Electronic toys are bought by a market that includes a large range of ages. Teenagers will Most likely be entertained by electric cars or buggies -especially ones that respond in some way to their surroundings. This project is based on capacitors being used as a very simple timing device. It includes a potential divider in which a light dependant resistor is used and a relay. The relay is operated by the low current obtained from the capacitors.
It would be just as much fun if a microphone was used in place of the LDR but the original intention of this task was to start two dragsters off at the same time by firing a small portable electronic flash unit at the LDRs. The winner might be the dragster that has the best bearings, the straightest alignment of wheels / axles and best power-to-weight ratio.
The sensor circuit depends on a simple potential divider including a variable resistor (to allow adjustment for light levels) and an LDR to detect the light pulse that will set the buggy going. The power for this circuit comes from two capacitors that are charged by placing a 9 volt battery in contact with two metal rods. (These can be seen at the front of the buggy). Once charged and with the LDR in the 'dark' the buggy is ready to go.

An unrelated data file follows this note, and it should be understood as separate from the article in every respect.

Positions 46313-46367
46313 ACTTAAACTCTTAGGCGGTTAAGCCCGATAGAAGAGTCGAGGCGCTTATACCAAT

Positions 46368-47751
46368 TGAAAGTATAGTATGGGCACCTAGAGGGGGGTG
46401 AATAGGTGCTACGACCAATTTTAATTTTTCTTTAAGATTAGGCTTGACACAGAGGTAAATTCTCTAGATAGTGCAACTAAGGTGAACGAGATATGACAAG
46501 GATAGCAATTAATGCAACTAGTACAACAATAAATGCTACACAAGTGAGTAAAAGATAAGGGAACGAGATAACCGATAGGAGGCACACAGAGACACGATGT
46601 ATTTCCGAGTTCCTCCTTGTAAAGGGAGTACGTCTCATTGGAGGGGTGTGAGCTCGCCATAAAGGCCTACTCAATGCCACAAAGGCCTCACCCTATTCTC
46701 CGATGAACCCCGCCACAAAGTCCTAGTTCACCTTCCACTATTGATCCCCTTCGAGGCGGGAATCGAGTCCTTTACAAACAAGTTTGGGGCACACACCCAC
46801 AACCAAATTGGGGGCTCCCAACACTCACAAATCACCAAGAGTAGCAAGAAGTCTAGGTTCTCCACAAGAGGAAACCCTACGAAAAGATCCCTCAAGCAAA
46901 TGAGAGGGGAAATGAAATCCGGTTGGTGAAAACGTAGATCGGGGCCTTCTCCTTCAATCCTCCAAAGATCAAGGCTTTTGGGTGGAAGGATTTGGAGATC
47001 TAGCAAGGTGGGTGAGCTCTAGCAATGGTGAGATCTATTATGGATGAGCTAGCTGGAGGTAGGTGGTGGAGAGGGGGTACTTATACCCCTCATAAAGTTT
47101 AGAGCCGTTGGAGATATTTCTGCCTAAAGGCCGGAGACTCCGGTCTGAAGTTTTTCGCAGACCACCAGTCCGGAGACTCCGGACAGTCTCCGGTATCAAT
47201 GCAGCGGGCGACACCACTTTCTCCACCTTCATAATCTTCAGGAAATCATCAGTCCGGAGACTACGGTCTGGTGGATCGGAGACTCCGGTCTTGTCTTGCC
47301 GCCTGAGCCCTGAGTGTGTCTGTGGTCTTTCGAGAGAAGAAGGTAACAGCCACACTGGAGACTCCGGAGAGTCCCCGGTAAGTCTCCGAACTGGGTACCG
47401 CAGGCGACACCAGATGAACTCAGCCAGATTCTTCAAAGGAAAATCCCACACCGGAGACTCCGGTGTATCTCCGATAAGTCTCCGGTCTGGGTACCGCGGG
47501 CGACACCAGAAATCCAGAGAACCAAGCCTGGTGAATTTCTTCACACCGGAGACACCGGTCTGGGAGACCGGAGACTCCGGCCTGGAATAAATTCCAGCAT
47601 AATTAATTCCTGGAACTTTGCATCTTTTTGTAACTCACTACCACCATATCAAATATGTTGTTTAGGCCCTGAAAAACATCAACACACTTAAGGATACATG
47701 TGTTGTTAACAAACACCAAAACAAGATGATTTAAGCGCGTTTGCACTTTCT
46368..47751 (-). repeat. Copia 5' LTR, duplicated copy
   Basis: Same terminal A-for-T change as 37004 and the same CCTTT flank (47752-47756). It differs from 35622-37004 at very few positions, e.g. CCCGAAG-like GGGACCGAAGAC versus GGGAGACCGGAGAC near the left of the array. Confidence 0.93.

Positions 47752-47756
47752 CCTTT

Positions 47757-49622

The output from the sensor circuit trips a small relay that turns on the motor circuit - this circuit includes AA batteries in a holder with a motor connected together across the 'Normally Open' contacts of the relay.
The project illustrates the need for greater power than the capacitors can supply on their own and for experimental purposes different batteries can be attached to check out the effects . Finally the buggy can have a vacuum formed 'funny-car' top and will travel several meters quite rapidly until the capacitors are discharged and the relay shuts the motor circuit down.